A combination of changing consumer preferences and strong government action is producing astonishing growth in the number of electric vehicles (EVs) on the road. In Europe, 151,573 new EVs were sold in March 2023, 14% of the total of new car sales, up from 11% a year earlier.
This growth in EV numbers needs equally fast growth in the number of charging stations at home, at workplaces, and in public spaces such as on the kerbside and at highway service stations.
For drivers, charging stations are all about the power supplied to the car battery – in time, the most powerful will produce an output of as much as 400 kW. But there is an important power system hidden from the user: an auxiliary power supply feeds the components that are peripheral to the battery charging power rail, such as a microcontroller, display, LED indicator lights, and power meter.
Unlike the battery charging rail operating at hundreds of volts ac or dc, this auxiliary power supply steps a mains ac input down to typically 12 V or 5 V. This is accomplished in two stages, as the block diagram shows: an ac-dc converter generates the 12 V power distribution bus, and dc-dc converters provide a point-of-load power supply.
So what factors does the power-system designer need to take into account when selecting power-converter modules for this auxiliary power supply?
CUI Inc, which has a richly stocked portfolio of ac-dc and dc-dc converter modules suitable for this application, has long experience of working with charging station manufacturers, and it suggests keeping a close eye on the following factors when evaluating power modules for the auxiliary power supply:
Surge capability – be aware of the Over-Voltage Class (OVC) rating required for the application. Most fast or rapid chargers will need the highest OVC III rating to handle the surges associated with the high-voltage power supplies to which the auxiliary power supply is exposed.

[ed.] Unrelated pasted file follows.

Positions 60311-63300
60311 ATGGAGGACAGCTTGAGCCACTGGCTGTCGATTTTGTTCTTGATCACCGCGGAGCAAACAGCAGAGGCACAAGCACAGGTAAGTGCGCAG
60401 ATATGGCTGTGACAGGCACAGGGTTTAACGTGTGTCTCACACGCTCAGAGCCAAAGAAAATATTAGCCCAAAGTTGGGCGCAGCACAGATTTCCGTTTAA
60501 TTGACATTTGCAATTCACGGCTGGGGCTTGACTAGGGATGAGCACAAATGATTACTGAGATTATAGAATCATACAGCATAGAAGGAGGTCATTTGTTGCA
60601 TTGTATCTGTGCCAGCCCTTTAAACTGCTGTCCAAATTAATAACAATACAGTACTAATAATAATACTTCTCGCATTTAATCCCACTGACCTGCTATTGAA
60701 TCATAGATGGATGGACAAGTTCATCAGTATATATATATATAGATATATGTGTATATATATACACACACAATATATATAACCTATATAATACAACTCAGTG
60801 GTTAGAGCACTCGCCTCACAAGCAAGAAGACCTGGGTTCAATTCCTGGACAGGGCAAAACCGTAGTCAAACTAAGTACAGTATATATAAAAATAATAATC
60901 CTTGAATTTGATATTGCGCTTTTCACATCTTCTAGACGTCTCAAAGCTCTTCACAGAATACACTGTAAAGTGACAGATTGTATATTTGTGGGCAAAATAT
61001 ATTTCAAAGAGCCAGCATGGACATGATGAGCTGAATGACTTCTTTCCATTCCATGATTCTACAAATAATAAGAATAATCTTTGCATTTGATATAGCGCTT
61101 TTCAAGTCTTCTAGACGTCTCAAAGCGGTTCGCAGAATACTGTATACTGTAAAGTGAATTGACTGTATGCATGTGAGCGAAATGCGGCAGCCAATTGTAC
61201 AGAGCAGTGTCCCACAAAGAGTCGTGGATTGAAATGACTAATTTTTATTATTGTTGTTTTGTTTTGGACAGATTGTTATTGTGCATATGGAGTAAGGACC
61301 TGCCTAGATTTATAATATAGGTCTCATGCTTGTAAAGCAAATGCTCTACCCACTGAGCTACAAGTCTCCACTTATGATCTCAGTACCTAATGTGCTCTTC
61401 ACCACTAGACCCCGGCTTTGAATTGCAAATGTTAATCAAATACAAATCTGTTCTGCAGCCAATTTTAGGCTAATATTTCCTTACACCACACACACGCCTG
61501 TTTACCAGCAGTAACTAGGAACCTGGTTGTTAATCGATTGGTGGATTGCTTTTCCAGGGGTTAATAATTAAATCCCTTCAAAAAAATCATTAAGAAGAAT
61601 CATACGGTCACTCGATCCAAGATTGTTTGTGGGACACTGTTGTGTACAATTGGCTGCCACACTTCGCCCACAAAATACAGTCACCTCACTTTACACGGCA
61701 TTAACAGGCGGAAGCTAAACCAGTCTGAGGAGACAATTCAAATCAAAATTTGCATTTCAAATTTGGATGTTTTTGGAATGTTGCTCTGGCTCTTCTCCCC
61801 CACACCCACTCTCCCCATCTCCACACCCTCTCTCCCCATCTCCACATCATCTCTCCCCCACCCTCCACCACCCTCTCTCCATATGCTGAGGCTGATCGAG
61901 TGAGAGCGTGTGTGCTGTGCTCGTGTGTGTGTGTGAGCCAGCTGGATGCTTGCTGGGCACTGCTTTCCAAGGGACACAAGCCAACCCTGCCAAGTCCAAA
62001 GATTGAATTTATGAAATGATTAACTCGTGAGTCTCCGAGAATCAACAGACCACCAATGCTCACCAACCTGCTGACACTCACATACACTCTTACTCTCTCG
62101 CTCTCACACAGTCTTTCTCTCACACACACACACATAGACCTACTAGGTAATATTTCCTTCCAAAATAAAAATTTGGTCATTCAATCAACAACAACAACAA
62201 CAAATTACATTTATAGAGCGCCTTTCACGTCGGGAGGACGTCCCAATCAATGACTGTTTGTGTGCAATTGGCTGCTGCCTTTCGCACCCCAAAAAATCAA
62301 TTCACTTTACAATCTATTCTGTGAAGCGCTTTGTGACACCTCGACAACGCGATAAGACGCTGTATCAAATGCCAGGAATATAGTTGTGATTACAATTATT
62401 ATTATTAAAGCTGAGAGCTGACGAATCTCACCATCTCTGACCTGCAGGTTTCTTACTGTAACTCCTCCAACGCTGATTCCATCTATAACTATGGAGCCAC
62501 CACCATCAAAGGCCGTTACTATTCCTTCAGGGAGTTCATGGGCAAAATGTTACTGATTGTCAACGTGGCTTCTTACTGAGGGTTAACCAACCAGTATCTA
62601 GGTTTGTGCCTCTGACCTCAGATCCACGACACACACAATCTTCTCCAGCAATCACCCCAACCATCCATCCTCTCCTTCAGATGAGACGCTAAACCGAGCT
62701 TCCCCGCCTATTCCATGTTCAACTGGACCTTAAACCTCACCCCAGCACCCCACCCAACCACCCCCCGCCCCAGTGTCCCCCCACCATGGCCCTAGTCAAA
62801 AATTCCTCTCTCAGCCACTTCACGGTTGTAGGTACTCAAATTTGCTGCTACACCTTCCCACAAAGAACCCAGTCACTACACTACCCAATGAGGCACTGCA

Input-voltage range – ac-dc power converters are commonly specified for use with ‘universal’ mains power supplies. Most charger applications will provide 120 V ac, 240 V ac, or 277 V ac, and thus a power supply rated for an 85~305 V ac input voltage range will be a good choice.
Operating temperature – charging stations are normally outdoors, and exposed to sun and frost. A power supply with a wide operating-temperature range (-40°C to 85°C) helps ensure that the charging station works in all seasons.
Electromagnetic compliance – EMC circuitry tends to require large filter components. If built into the converter module, an EMC circuit makes design implementation easier, but the converter will be larger because of the filters. Converters without an EMC circuit are smaller, and CUI supplies reference circuits to help the engineer meet the desired level of EMC performance with minimal effort.
Fortunately, CUI’s product range provides the choice needed to meet the requirements of all types of EV charging stations with an integrated and easy-to-implement power solution.